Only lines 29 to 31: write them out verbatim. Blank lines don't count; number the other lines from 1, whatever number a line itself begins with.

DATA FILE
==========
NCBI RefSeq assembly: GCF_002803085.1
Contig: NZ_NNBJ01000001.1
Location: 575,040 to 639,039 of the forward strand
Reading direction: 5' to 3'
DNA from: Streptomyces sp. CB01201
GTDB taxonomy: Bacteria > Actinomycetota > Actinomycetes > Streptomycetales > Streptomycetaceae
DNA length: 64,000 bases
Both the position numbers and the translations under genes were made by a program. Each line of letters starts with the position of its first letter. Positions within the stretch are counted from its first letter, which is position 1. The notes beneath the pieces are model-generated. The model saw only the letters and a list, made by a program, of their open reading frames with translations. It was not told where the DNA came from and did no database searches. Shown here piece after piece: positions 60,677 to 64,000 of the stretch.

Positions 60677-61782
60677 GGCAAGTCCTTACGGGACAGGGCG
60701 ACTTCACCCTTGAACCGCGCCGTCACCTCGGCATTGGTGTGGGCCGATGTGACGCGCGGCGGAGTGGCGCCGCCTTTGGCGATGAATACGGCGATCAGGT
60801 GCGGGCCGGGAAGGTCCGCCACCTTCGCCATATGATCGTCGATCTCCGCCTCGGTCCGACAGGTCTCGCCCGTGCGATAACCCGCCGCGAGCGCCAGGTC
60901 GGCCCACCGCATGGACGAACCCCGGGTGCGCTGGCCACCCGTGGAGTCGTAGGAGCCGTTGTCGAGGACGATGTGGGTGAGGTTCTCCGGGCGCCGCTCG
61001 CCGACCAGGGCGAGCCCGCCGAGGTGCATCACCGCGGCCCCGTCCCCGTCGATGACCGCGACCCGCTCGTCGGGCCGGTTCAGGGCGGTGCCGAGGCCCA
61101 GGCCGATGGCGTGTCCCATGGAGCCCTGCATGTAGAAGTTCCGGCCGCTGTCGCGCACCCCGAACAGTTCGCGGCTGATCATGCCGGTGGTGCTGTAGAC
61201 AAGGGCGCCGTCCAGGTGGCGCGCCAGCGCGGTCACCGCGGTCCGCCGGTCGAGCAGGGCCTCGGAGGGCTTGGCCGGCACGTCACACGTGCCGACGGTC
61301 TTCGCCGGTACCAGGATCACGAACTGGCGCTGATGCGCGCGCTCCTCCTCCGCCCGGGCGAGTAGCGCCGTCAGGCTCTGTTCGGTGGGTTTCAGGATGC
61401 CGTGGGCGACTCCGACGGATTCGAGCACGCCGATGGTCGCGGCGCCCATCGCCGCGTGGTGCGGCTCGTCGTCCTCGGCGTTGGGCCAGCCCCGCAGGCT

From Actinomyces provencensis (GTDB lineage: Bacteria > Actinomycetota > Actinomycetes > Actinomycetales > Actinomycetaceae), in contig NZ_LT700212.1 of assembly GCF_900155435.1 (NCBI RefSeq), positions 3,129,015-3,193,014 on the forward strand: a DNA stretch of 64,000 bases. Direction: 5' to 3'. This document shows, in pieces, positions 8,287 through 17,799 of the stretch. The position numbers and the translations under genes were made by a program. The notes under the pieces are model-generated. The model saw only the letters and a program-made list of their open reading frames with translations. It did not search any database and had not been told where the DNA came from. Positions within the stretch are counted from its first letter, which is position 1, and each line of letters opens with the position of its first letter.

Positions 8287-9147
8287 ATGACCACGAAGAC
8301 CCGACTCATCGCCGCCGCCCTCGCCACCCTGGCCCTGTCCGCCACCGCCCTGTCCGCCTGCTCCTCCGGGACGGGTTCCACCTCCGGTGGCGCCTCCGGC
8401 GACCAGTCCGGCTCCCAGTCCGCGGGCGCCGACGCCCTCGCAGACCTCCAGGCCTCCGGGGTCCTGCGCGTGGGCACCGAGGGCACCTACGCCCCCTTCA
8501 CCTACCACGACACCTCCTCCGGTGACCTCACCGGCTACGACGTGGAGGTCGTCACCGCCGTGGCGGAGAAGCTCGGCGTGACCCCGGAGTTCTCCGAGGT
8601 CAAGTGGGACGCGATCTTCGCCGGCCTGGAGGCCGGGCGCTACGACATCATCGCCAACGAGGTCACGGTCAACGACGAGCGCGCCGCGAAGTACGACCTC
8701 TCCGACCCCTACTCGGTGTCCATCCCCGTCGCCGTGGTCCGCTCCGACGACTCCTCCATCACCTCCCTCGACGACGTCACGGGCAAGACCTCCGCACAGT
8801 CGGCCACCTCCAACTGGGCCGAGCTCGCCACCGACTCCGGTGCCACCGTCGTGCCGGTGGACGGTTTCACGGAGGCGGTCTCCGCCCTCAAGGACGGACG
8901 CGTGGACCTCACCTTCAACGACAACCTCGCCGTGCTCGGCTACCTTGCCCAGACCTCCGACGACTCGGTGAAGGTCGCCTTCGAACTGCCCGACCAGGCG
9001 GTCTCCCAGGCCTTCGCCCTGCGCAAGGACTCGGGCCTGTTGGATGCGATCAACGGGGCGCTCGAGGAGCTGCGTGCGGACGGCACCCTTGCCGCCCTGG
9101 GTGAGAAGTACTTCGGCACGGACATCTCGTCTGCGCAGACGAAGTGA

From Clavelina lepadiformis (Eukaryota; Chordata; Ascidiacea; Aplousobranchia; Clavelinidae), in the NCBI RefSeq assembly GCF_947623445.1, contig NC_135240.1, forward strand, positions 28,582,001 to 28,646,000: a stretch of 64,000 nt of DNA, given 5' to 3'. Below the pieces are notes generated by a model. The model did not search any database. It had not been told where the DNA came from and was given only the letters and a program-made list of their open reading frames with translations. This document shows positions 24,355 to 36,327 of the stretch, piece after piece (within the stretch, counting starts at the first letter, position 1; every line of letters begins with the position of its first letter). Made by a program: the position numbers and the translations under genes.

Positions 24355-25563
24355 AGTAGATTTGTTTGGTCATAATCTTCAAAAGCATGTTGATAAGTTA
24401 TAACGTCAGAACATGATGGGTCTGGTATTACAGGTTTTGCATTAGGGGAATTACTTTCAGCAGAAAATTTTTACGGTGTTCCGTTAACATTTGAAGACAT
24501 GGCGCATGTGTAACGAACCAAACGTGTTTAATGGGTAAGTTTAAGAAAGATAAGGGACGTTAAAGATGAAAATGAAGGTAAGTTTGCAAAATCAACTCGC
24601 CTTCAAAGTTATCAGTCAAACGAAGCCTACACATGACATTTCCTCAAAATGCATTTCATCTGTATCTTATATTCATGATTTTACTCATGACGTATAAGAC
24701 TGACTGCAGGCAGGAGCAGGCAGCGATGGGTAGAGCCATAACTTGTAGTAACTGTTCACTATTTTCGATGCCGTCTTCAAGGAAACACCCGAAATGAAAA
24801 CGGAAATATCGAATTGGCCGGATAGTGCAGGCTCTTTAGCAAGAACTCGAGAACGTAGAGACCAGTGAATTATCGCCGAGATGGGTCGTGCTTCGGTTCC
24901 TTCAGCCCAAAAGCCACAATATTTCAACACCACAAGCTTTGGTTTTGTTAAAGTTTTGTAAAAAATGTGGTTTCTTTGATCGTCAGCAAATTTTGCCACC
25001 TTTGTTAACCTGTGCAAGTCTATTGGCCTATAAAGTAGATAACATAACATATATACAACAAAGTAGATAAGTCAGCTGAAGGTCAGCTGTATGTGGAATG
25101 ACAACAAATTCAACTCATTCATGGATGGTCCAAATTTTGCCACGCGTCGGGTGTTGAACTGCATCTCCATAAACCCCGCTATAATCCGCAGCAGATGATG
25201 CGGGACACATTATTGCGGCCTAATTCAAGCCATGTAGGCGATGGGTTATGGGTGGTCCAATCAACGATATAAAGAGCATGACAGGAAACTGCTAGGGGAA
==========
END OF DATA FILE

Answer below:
9001 GTCTCCCAGGCCTTCGCCCTGCGCAAGGACTCGGGCCTGTTGGATGCGATCAACGGGGCGCTCGAGGAGCTGCGTGCGGACGGCACCCTTGCCGCCCTGG
9101 GTGAGAAGTACTTCGGCACGGACATCTCGTCTGCGCAGACGAAGTGA

From Clavelina lepadiformis (Eukaryota; Chordata; Ascidiacea; Aplousobranchia; Clavelinidae), in the NCBI RefSeq assembly GCF_947623445.1, contig NC_135240.1, forward strand, positions 28,582,001 to 28,646,000: a stretch of 64,000 nt of DNA, given 5' to 3'. Below the pieces are notes generated by a model. The model did not search any database. It had not been told where the DNA came from and was given only the letters and a program-made list of their open reading frames with translations. This document shows positions 24,355 to 36,327 of the stretch, piece after piece (within the stretch, counting starts at the first letter, position 1; every line of letters begins with the position of its first letter). Made by a program: the position numbers and the translations under genes.